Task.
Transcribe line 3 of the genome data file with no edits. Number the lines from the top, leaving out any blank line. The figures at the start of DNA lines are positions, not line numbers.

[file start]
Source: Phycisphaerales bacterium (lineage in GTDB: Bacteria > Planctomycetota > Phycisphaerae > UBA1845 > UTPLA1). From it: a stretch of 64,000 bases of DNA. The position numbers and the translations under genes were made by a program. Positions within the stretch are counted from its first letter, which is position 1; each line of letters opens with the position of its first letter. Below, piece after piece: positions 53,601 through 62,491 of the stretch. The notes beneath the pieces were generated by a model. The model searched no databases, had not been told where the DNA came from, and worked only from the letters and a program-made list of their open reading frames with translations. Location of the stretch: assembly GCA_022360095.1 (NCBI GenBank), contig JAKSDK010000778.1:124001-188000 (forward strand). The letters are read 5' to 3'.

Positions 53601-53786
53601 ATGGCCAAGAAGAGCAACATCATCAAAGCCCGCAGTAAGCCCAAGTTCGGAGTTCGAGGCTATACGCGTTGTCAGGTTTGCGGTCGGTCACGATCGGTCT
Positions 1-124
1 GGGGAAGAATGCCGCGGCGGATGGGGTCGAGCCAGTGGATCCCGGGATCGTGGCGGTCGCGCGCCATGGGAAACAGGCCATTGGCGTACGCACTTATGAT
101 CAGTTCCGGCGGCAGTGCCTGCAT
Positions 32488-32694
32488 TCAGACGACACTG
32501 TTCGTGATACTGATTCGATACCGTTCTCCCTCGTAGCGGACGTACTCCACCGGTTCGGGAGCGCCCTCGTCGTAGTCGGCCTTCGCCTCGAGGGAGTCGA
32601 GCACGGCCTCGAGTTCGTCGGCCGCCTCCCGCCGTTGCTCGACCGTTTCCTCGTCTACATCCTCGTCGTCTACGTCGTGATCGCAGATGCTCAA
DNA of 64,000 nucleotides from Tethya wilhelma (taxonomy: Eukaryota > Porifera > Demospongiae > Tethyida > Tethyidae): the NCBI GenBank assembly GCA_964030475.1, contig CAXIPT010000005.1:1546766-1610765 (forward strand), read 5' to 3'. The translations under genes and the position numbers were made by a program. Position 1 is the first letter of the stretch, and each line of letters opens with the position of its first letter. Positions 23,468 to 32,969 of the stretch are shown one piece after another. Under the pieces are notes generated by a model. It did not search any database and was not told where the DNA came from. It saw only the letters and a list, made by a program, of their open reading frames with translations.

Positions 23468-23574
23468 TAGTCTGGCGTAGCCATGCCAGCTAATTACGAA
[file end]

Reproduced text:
53601 ATGGCCAAGAAGAGCAACATCATCAAAGCCCGCAGTAAGCCCAAGTTCGGAGTTCGAGGCTATACGCGTTGTCAGGTTTGCGGTCGGTCACGATCGGTCT